You know you’re a pair of tragic-level birders when one gets the other a Christmas present consisting of a 5 day trip to far north Queensland in summer to see birds… oh well, life is tough, isn’t it? We simply do what we must.
Straight off the plane and into birding is how we do it
We were out at the excellent Cattana Wetlands site with the luggage barely off the conveyor belt. It really is a terrific spot for birds, though quite hot and mosquito-infested in places, as was the Botanic Gardens (even more so, actually). A giant thickshake or two with lunch kept things bearable.
Cairns: hot, hot, also quite hot and oh yes also very humid too
Going to Cairns in December was always going to be dicey weather-wise: the days hit 35 or 36 degrees and humidity goes through the roof. Basically you can’t survive unless (a) you were born there and it’s normal for you, or (b) you spend a lot of time in air conditioning, or (c) you are lucky enough to experience many cooling breezes. There were some forest tracks where we did approximately three minutes of birding along before aborting due to sticky conditions (no breeze) and abominable mosquitoes (they literally laugh at your insect repellant application). Fortunately one of the biggest birding hotspots in the area (and in Australia) is Cairns Esplanade, which is always a little blowy, and we explored it a couple of times.
We head to the Daintree, making an important stop for gelati at Port Dougie
The whirlwind tour continued north with a quick look at the Barron River Mouth, then driving through endless cane fields, making time for gelati at Port Douglas and a more or less random birding stop at a local park there. We trawled along Stewart Creek Rd near Daintree Village in the afternoon, then took a Daintree River cruise the next morning (Black Bitterns incoming!).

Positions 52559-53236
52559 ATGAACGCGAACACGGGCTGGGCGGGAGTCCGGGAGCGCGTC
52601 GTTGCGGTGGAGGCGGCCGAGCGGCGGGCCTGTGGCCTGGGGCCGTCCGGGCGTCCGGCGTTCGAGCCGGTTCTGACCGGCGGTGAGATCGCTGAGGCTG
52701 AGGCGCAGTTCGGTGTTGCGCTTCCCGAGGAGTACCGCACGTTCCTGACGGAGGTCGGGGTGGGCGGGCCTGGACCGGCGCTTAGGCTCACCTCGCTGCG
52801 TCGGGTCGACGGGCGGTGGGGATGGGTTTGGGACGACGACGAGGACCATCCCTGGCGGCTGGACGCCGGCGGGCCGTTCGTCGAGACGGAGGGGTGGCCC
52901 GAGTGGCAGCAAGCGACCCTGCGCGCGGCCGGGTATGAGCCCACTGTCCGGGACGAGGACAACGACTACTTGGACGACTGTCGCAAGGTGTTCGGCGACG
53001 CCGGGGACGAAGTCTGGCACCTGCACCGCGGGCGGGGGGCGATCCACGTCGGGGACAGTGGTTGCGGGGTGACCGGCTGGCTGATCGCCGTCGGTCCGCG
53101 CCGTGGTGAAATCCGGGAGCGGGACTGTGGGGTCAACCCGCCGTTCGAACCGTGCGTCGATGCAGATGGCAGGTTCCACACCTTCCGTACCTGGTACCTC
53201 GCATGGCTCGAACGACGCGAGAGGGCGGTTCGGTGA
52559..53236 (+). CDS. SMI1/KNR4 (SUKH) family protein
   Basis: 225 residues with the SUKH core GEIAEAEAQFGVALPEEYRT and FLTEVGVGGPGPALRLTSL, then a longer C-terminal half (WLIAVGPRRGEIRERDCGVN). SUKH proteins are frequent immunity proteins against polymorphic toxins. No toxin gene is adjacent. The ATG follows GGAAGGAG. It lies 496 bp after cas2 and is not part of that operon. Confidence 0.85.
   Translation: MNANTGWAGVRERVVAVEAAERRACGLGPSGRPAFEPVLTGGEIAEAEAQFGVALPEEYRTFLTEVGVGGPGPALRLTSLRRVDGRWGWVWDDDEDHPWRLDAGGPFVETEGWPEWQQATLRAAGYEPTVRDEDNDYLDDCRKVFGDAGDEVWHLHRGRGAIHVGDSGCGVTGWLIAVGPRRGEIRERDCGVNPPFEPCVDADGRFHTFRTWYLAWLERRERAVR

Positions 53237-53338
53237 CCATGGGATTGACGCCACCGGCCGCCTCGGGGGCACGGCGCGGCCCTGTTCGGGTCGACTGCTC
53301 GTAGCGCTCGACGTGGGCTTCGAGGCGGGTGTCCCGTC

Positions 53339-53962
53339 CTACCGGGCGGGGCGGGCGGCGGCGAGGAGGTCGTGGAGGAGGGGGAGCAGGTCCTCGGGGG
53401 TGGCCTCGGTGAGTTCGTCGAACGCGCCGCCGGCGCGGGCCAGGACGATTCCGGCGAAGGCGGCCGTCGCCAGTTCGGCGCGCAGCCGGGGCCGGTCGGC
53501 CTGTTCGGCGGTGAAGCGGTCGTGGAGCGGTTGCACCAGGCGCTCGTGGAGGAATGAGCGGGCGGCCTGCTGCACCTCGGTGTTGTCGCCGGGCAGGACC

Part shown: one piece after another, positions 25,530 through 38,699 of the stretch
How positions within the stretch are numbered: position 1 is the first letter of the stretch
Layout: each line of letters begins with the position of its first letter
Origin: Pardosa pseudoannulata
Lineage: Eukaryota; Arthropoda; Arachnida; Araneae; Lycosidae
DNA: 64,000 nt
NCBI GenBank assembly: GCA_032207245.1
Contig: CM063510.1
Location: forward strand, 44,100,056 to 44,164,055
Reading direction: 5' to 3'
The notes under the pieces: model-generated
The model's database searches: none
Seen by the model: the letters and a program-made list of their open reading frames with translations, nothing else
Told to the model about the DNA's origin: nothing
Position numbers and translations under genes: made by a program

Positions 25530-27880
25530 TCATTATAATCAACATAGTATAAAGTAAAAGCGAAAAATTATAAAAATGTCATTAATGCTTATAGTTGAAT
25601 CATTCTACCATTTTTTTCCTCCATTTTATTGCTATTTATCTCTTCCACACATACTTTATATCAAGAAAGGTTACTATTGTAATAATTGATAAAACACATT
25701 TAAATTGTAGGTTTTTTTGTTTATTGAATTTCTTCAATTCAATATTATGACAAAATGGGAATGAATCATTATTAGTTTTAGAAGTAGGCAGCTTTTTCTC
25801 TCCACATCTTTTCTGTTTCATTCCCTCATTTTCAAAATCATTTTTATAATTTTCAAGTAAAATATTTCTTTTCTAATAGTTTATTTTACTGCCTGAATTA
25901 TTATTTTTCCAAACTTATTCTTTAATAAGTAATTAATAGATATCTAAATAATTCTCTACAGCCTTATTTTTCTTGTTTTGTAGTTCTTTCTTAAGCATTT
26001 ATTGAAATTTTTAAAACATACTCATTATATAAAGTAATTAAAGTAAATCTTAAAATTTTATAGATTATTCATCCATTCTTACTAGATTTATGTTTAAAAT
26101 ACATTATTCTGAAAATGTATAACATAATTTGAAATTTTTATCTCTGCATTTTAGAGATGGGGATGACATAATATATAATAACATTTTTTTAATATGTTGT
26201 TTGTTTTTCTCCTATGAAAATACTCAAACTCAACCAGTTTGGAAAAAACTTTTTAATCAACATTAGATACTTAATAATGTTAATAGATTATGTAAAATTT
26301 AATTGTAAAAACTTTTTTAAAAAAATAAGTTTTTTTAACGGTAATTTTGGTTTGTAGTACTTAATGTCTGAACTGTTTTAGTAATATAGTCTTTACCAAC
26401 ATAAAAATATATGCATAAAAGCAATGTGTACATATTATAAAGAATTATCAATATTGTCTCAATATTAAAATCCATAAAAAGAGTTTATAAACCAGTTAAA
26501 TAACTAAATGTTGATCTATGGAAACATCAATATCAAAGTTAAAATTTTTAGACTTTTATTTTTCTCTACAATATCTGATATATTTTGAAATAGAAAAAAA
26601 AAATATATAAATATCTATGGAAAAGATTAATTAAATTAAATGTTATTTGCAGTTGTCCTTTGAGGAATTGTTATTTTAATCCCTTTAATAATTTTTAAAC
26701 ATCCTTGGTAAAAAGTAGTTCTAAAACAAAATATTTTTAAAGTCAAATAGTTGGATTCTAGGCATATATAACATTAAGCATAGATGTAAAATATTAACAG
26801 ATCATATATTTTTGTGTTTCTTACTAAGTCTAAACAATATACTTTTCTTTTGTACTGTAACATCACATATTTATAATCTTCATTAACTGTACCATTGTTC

Is Julatten the Promised Land of birding? Don’t answer, you know it is!
Kingfisher Park Lodge is one of several accommodations in the Julatten area targeted at bird lovers. It has a reputation as the site to see Buff-Breasted Paradise Kingfishers (which breed on the grounds) and Red-Necked Crake (which are insanely hard to find anywhere else). We also had time to visit nearby Mt Lewis (awesome high altitude rainforest birding) and some country roads in the area. Time well spent!
The last day in which we try to bird as much of the Atherton Tablelands as humanly possible whilst somehow successfully avoiding apocalyptic rain
We had to get back to Cairns airport by 1:30pm, and with dozens of desirable birding hotspots on the Atherton Tablelands it was time to be ultra-judicious and just pick one or two and hope for the best. While anxiously checking the rain radar (think “solid blue incoming”). And anxiously checking the time (the drive down from the range back to Cairns is not exactly a straight road).
Summary: We came, we saw, we birded
‘Twas a whirlwind trip featuring visits to many cherry-picked birding sites that the Cairns/Atherton region has to offer, and although it was often hot and sticky, the bird life provided more than enough interest to overcome the uncomfortable conditions. It was fascinating to compare this trip with the previous one to the area; plenty of old favourites turned up, though often in different areas to that seen previously, and a few new birds were discovered too (notably Superb Fruit Dove). It is just rather neat that you can jump on a plane and in a few hours find a diverse range of interesting birds you’d never otherwise see.
The trip in stats
– Number of species observed: 156 (31 eBird checklists)
– Most numerous species: Torresian Imperial Pigeon (196), Rainbow Lorikeet (166), Metallic Starling (121) – though honorary mention must also go to the numerous White-Breasted Woodswallows found on nearly every power line north of Cairns
– Most elusive birds seen: Red-Necked Crake, Papuan Frogmouth, Pied Monarch, Superb Fruit Dove
– Biggest “dip” (bird not seen): Little Kingfisher
– Biggest checklist: Cattana Wetlands (37 species)
AUTHOR: ANDY GEE
BIRDERS: ANDY GEE, LUKE S